Image shown: bursary recipients 2021: Sadhbh O'Sullivan

Image shown: bursary recipients 2021: Sadhbh O'Sullivan

The bursary award 2021 was offered to artists working in participatory arts and health contexts to reflect on their practice. We are delighted to announce the recipients of this year’s bursary: visual artists Ciara Harrison and John Conway, and songwriter and musician Sadhbh O’Sullivan.

The artists will share learning arising from the bursary with the wider arts and health community via the national arts and health website in early 2022.

The bursary 2021 is funded by the HSE and the Arts Council.

Ciara Harrison  

Featured image: Wild Thing (you make my heart sing), Ciara Harrison, Artist in Residence, Waterford Healing Arts Trust, 2017. Photo credit: Keith Currams.

Visual artist Ciara Harrison has been working in the area of participatory arts and health since 2017, when she was awarded an artist residency with Waterford Healing Arts Trust at University Hospital Waterford (UHW). She engaged with short term and long term stay patients in the hospital as well as healthcare staff and the wider hospital community. The residency gave her the opportunity to develop skills in participation, facilitation, partnership building, outreach, access and reflection within an arts and health context, together with a greater understanding of the nuances and complexities of working creatively in a healthcare setting.  Subsequent arts and health experiences include working with children, young adults, older people and vulnerable adults in different settings and with a variety of organisations including Helium Arts and Age & Opportunity.

Ciara is interested in creative interventions in non-formal art settings, creating encounters where tea, biscuits, play, craft and other domestic processes act as prompts for collaborative curiosity, conversations and exchanges of ideas. In 2020, she received a Professional Development Award from the Arts Council to engage a mentor, Marielle MacLeman, to examine her participatory arts practice to date.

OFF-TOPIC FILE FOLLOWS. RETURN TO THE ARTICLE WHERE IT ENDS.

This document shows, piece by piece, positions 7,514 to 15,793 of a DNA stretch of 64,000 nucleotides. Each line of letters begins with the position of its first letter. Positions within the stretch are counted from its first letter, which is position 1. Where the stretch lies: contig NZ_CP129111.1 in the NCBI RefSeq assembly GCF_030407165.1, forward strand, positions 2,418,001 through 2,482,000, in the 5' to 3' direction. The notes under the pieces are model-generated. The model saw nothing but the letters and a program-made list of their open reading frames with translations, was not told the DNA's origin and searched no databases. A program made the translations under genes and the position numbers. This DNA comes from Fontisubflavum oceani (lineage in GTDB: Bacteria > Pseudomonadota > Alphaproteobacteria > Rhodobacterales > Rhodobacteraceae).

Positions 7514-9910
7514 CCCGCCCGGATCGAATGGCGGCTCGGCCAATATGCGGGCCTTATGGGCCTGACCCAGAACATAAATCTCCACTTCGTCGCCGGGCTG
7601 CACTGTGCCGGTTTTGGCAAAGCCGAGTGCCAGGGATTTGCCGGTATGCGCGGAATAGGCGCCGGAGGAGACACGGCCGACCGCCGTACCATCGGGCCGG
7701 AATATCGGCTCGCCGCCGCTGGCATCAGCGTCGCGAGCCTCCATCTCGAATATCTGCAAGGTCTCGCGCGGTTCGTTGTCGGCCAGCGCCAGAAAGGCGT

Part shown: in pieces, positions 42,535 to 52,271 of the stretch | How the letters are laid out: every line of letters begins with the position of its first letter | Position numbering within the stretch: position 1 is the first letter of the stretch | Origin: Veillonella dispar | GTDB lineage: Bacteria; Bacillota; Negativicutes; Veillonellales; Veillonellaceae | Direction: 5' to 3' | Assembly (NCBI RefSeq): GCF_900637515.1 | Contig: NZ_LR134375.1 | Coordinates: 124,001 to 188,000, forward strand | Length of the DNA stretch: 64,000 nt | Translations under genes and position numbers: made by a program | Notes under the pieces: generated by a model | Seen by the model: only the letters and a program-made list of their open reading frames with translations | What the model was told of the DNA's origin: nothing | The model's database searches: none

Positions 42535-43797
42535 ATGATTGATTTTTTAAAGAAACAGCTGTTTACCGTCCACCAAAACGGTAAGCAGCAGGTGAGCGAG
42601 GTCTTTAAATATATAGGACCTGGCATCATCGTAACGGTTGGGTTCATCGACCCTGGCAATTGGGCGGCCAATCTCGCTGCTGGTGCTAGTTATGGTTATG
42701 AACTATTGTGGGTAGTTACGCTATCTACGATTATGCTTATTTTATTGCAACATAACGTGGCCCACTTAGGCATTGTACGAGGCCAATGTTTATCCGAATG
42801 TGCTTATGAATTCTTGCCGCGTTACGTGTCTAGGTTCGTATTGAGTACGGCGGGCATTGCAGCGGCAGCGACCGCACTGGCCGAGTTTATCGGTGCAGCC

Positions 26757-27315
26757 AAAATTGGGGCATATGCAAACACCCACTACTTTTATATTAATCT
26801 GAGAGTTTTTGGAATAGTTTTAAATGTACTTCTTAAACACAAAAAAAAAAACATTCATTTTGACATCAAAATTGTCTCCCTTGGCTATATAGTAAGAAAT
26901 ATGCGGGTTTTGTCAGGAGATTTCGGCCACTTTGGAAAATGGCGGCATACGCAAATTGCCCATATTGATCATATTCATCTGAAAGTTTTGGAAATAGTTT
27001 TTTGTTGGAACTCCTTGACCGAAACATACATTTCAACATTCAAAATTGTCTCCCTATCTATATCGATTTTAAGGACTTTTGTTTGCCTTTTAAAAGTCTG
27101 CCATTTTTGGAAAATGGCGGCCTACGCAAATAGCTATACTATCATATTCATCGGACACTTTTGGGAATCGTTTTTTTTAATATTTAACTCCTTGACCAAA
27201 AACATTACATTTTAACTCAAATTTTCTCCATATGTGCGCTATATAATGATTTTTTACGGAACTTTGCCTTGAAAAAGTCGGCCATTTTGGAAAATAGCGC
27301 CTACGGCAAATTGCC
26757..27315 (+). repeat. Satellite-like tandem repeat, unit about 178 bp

Drawing on four years of practice employing collaborative and participative methodologies, Ciara will reflect on the complexities and nuances of negotiating / fostering a safe space for participants when working in an arts and health context, both in person and online. She will interrogate how one creates a safe encounter with participants in an unfamiliar space such as the hospital bedside, considering the variables, the unknowns and the uncontrollables in a healthcare setting. How do an artist and participant enter this unfamiliar space and create parity, trust, warmth, curiosity, conversation and safety?

Ciara will also reflect on our subjective and emotional relationships with objects and personal effects and their ability to serve as vehicles for negotiating, materialising and navigating relationships. She will consider the use of objects as a medium to bring meaning and an enriching experience to a participant encounter and to act as embodiments of emotions and vessels in recalling memories and stories.

John Conway 

Featured image: John Conway, Ballad of a Care Centre

John Conway is a visual artist working extensively with health-related communities of interest and in healthcare settings. He has devised and delivered numerous boundary-pushing art projects in a wide variety of health fields including oncology, forensic mental healthcare, geriatrics, paediatrics and – in an upcoming commission with parents of children who attend LauraLynn Children’s Hospice – children’s end of life care.